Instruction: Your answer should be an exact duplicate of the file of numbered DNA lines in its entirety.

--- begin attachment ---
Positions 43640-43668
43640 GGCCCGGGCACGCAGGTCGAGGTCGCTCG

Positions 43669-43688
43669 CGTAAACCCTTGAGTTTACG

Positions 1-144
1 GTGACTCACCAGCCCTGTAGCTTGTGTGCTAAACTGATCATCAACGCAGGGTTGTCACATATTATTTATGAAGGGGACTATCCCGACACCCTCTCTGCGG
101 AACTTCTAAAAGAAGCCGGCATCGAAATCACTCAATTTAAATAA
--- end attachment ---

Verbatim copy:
Positions 43640-43668
43640 GGCCCGGGCACGCAGGTCGAGGTCGCTCG

Positions 43669-43688
43669 CGTAAACCCTTGAGTTTACG

Positions 1-144
1 GTGACTCACCAGCCCTGTAGCTTGTGTGCTAAACTGATCATCAACGCAGGGTTGTCACATATTATTTATGAAGGGGACTATCCCGACACCCTCTCTGCGG
101 AACTTCTAAAAGAAGCCGGCATCGAAATCACTCAATTTAAATAA